With fall comes the rain — something I know all too well since I live in the Pacific Northwest — and there’s something extra special about listening to vinyl on a rainy day. Maybe it’s the warmth that analog provides, but layered vocals and acoustic instruments — the keystones of folk music — are at their best when listened to on vinyl. On many levels, the subtle nuances present in these records really show off your system as well.
Here are a few of my favorite rainy-day listening folk albums. Even if you’re not a particular fan of this type of music, you’re bound to find something compelling and comforting here.
The roots of American folk music all lead back to this man. While Guthrie was an incredibly prolific songwriter, “This Land Is Your Land” is arguably the most important folk song of all time. Because of its age, the recording quality of this album is primitive, to say the least. But the heart and soul presented in this collection make the journey worthwhile. These sparse songs truly tell the tales of America in the 1930s and 1940s.
It would be a disciple of Guthrie’s — Bob Dylan — who would become the shining superstar of folk music, giving the concept of the singer/songwriter true validation. There are a number of great audiophile remasters of this set, offering an excellent cross-section of his most popular and accessible tracks. Grab a latte and start with “Just Like A Woman,” from side two of record two. This is minimalist production at its finest, with Dylan serving up some great guitar and harp playing. Let the rest unfold around you, and your day will be better for it.
Don’t let the Austin Powers-esque groovy title track fool you: the rest of this record is pure folk, in line with Donovan’s roots as a self-styled bard. “Guinevere” features a nice blend of his instantly recognizable singing and fingerstyle guitar playing (which would serve as a major influence on White Album-era John Lennon), with some tasty bongo bits mixed in. The next track, “The Fat Angel,” is heavy on sitar, hinting that Donovan’s output would become a lot more turned-on very soon.
In a short three-year period from 1965 to 1968, the Mamas and the Papas released four records that expanded the genre of folk-rock and simultaneously became a big part of a more psychedelic “California Sound.” While “Monday, Monday” and “Go Where You Wanna Go” were both big hits, the track that best fits the autumn vibe has to be “California Dreaming.” The monster countermelodies in this song will have you longing for warmer days.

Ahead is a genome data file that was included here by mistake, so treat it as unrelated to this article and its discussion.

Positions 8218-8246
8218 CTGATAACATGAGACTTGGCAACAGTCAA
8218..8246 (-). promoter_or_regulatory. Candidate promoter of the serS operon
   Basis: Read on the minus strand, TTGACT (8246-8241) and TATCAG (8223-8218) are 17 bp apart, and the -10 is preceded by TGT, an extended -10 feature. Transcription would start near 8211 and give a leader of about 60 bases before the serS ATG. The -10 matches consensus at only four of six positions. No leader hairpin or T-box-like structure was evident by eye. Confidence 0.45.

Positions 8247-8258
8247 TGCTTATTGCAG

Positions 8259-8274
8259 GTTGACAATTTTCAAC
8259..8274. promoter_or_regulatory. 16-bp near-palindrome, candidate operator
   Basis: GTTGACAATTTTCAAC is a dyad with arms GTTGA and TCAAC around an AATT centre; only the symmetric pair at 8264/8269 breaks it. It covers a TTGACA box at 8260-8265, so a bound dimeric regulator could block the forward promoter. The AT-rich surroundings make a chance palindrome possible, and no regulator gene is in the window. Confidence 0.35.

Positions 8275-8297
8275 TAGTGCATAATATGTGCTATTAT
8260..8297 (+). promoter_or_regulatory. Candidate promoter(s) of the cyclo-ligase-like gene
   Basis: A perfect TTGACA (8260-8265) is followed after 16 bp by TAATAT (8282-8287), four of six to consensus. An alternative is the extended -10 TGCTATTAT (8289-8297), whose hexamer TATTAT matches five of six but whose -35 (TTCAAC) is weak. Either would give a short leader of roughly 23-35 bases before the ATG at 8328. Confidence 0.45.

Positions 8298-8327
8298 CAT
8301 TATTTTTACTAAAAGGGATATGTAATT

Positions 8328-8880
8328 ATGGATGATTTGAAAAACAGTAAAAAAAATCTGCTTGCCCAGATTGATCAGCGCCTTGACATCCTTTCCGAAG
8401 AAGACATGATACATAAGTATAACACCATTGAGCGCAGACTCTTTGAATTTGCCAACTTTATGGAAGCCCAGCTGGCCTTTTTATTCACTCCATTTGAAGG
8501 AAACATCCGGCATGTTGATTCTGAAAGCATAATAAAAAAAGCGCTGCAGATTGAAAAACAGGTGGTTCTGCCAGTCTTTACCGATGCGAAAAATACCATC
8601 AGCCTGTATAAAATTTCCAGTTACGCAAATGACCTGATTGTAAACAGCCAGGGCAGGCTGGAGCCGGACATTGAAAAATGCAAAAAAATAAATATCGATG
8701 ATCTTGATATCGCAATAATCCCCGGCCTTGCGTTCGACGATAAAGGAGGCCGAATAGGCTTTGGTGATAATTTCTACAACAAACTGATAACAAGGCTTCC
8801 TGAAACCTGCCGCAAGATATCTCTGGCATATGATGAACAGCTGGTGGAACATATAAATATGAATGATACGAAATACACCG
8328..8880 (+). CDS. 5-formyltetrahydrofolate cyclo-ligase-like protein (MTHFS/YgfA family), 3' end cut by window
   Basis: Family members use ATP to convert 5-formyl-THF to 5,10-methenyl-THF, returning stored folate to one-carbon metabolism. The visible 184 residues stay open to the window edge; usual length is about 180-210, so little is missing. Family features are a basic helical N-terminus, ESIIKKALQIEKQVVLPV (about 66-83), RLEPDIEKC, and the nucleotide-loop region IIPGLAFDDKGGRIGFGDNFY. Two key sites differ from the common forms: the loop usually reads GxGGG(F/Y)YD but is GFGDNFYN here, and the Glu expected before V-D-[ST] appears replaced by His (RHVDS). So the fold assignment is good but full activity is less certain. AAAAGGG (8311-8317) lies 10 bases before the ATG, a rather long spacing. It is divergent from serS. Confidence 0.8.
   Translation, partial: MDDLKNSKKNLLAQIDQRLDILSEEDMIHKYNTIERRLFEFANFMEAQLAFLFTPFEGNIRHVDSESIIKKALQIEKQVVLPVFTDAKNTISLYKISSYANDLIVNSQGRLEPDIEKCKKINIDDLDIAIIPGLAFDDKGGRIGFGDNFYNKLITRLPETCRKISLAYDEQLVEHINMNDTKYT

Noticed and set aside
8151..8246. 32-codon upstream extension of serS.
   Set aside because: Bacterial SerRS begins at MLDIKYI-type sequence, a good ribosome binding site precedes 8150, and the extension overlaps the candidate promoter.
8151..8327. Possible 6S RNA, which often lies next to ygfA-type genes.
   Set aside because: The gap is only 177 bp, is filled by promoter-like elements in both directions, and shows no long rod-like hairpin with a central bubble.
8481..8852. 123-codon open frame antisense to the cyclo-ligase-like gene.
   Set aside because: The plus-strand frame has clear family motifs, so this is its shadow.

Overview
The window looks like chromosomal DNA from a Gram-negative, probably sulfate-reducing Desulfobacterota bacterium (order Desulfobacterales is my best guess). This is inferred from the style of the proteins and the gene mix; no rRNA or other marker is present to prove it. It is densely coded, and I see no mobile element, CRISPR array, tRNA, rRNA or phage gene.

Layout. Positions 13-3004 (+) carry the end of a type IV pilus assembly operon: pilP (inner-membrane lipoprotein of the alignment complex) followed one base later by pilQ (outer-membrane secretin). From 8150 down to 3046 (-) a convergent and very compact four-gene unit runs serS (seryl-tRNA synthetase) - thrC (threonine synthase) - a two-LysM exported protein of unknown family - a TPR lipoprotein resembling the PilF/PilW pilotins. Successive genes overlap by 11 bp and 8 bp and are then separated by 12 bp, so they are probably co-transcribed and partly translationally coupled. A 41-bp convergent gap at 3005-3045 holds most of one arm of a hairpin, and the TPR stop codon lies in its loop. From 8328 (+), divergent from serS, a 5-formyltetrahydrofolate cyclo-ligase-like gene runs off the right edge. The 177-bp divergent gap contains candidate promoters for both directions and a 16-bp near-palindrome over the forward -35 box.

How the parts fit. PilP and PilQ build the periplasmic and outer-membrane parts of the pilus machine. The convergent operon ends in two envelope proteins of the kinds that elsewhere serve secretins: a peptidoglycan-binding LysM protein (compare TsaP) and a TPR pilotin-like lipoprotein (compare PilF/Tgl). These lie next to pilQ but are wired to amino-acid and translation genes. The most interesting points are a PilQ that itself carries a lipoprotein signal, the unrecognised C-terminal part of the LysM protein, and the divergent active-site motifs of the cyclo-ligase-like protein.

Paul Simon and Art Garfunkel also burst on the scene in a major way in 1965, combining intricate harmonies with artful (though sometimes obtuse) lyrics. While Bridge Over Troubled Water sold the most records, many consider the prior album Bookends to be their best work, as evidenced by the fact that it produced no less than five hit singles. The legendary track “Mrs. Robinson” (from the film The Graduate) won the Grammy® for Best Rock Single in 1969. It’s the perfect song to revisit their catalog, buried in a comfy chair, watching the clouds roll by. You can almost reach out and strum those acoustic guitars yourself.
Many Joni fans flock to Blue. I suggest you go off the beaten path and pick up a copy of Ladies of the Canyon instead. A bit more upbeat than the former, this record is also more complex musically, spawning a couple of Ms. Mitchell’s biggest hits: “Woodstock” and “Big Yellow Taxi,” a tune whose message is not out of touch today. The flawless recording, with its sparse, ethereal arrangements, is coffee shop music at its best. This record is also a great way to bookmark Joni Mitchell’s voice to compare to her later work.
If Bob Dylan is folk music’s brightest star, Crosby, Stills & Nash (with or without Young in tow) are folk’s biggest supergroup … and this record is undoubtedly one of vinyl’s greatest treasures. With soaring voices that blend together incomparably, Déjà vu truly stands the test of time, and it remains one of my most beloved vinyl albums, even after 50 plus years of listening. If it becomes one of your favorites as well, be sure to seek out this year’s Record Store Day release of alternate takes.
With strong accompaniment from Emmylou Harris, Gram Parsons’ second and final album Grievous Angel has become a cult classic over the decades. A bit country, a bit folk, Parsons himself described it as “Cosmic American Music.” Just before his death, Parsons was hanging out with Keith Richards, and it doesn’t take long to find that influence in the Stones’ music of the era. Even though there is a lot of country twang here, the “folkiest” song on this record might just be “Brass Buttons.”
Dig deeper than the title track, and head straight to the Stevie Wonder tune, “I Never Dreamed You’d Leave In Summer.” Baez’ voice is so pure here, it might just bring you to tears. Along with several self-penned tunes (including “Dida,” a duet she sings with Joni Mitchell), you’ll find songs by Dylan, Jackson Browne, Janis Ian and others.
Most people associate Johnny Cash with country music, but the deeper you dig, the more you’ll discover a heavy folk vein in his music too, right to the very end of his life. These last four records, produced with Rick Rubin (collectively called American Recordings), contain some of the most chilling, hardcore folk songs ever put on vinyl. It doesn’t get more intense than this, and you’ll find that Cash’s deep, rich baritone not only sends shivers down your spine but really brings your system to life.
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